complemented the different forms of Tudor Dance.
Dancing was an extremely popular pastime during the
Tudor era for both the rich and poor people. Dancing in the Tudor era was
considered "a wholesome recreation of the mind and also an
exercise of the body". The emergence of different styles of
music and new musical instruments during the Tudor period, combined with various
experiments combining different instruments, led to new
dances being created. Tudor dance varied according to
the social class. The court dances enjoyed by royalty,
nobility and the rich were often imported from
Italy, Spain or France. These Tudor dance forms varied
considerably from the energetic Galliard to the refined Pavane. The
poor lower classes enjoyed the more
traditional country dances such as the Jig, Morris Dancing, the Brand or the Brawle.
These Tudor dances for poor people were closely associated
with the customs and festivals celebrated in Tudor
Tudor Dance - Dances of
the Rich Upper Class
differed between the rich and the poor, the Upper and Lower Classes. The
rich Upper Classes enjoyed
new types of music at court. They had a taste for new music and new
dances. Many courtiers travelled abroad and returned to the Tudor
court with dances from Italy, Spain and France. These foreign influences
were found in the development of new Tudor court dances and music.
These new dances had to be learnt and Dancing Masters were suitably
employed. These Tudor dances were highly sophisticated and stately
with intricate steps although the old favorite English
country dances were still popular. Many of the Court dances were
performed as couples and the suggestive Tudor court dance called
the Volt was the only dance which allowed the dancers to embrace
The most important Tudor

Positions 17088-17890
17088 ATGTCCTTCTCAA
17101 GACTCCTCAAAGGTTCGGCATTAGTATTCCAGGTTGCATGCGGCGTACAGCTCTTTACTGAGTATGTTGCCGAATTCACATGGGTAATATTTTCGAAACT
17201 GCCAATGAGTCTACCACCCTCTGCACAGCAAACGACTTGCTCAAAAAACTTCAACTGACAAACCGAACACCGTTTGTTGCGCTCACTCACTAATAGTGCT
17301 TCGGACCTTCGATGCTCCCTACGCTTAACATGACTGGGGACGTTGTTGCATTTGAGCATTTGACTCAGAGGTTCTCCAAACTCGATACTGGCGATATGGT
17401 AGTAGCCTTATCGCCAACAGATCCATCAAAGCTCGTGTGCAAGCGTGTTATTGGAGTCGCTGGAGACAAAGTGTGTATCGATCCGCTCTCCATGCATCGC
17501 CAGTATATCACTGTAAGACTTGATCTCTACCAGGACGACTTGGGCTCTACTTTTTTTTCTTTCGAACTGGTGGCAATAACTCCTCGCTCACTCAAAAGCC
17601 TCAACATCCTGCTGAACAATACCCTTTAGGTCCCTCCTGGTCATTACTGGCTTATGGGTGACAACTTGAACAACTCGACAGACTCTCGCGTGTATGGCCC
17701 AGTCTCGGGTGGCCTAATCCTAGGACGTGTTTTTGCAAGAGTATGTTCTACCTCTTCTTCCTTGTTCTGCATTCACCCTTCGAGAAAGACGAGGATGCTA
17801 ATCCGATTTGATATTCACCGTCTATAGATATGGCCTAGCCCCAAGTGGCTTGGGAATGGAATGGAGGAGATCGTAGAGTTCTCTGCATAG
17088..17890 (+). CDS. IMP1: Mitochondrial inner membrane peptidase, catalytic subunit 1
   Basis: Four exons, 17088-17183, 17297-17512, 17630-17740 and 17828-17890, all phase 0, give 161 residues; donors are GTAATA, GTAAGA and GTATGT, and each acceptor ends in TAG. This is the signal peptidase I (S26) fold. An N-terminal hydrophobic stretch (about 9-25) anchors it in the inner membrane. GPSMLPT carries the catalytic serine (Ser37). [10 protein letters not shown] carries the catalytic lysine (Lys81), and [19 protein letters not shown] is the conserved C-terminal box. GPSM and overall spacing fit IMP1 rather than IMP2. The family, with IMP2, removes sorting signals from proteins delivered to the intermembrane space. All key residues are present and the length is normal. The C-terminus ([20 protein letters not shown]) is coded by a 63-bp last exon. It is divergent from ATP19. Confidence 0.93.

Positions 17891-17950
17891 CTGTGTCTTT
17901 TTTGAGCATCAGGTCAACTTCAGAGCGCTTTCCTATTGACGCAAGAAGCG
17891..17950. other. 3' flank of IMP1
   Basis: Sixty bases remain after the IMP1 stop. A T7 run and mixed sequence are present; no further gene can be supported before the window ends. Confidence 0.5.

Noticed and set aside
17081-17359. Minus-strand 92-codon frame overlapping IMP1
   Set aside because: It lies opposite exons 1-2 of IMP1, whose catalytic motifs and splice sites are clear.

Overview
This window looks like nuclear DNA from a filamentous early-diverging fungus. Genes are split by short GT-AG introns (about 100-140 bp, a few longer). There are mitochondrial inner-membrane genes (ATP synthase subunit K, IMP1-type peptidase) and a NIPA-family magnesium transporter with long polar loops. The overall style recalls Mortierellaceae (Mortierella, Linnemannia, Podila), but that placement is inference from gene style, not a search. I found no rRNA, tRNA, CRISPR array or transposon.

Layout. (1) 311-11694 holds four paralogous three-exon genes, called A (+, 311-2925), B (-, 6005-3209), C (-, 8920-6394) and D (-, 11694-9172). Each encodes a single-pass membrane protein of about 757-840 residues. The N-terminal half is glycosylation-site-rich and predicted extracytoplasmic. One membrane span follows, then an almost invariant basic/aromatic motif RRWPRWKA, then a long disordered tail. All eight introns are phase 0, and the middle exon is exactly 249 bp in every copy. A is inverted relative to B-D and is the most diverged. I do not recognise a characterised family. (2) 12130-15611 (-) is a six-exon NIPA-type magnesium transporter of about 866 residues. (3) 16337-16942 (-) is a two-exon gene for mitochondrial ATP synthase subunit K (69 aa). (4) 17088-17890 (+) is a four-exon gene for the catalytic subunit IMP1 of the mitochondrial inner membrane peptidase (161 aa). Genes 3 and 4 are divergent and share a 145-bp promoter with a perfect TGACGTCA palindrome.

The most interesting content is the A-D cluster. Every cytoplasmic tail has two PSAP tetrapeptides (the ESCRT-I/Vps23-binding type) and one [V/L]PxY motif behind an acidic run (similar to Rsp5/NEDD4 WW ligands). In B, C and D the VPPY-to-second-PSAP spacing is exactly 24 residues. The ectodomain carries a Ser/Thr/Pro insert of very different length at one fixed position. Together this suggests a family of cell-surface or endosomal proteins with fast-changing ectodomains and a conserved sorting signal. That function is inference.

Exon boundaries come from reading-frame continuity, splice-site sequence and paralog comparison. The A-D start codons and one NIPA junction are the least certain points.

dances were the Pavan, Galliards and Almain.
Tudor Dance - Dances for
the Poor Lower Class
The Tudor poor Lower
Classes were not in the position to hear the new royal court music or learn
the intricate steps of the Tudor Court dances. Their only contact with these
innovations, and as with the latest fashions, would have been through
the theatres which became popular during the reign of Queen Elizabeth I.
The poor Tudors dancing revolved around country dancing. The English
Tudor country dance was danced by couples in round, square, or
rectangular sets in much simpler and repetitive forms than those of the
royal court dance. Dancing for the poor would have been passed down through the generations
and the different types of country dances were popular with everyone.
The dances of the poor would have been performed at fairs and
festivals, many of which were dictated by the changing seasons and the
calendar of Church events. Many of the dances of the Tudor Lower
classes were steeped in old customs and rituals, such as dancing around
the Maypole. The Christmas festival included the carole which was the
most popular dance-song which could be danced in a circle, or in a
chain, or as a processional. Our modern Christmas Carols are derived
from this old English practice.
Tudor Festivals when
Dances were performed
The major events in the
Tudor's lives, both the Upper and Classes, were dominated by
Christian festivals. In the Dark Ages old pagan rituals were combined
with the new Christian festivals in order to ensure their acceptance by
the common people. The following list of Tudor festivals reflect
some pagan rituals and beliefs, some of which, like the Maypole dance
was Pagan in origin.
- January - Twelfth Night
festival and feasts featuring Tudor dance
- February - St
Valentine's Day the Tudor festival celebrating love with
singing, dancing and pairing games
- April - All Fool's Day.
The Jesters, or Lords of Misrule of the Tudor court took
charge for the day and their activities included different forms of
dancing and odd suggestions for couples
- May Day - The
Tudor traditional festival where villagers danced around the
- June - Midsummer Eve and
the summer Solstice of June 23rd was celebrated with bonfires and
- July - Swithin's Day
falls on 15th July celebrated with music and dancing
- August - Lammas Day was
on August 2nd celebrating the first wheat harvest of the year.
Candle lit processions, dance and apple-bobbing was featured
- September - 29th
September was when Michaelmas celebrations included dancing
- October - October 25th
celebrating St Crispin's Day with Revels, dance and bonfires
- November - The Day of
the Dead, All Souls Day or All Hallow's Day ( Halloween ) was
celebrated with revels, dance and bonfires
- December - The feasts
and Christmas celebrations including Tudor dancing
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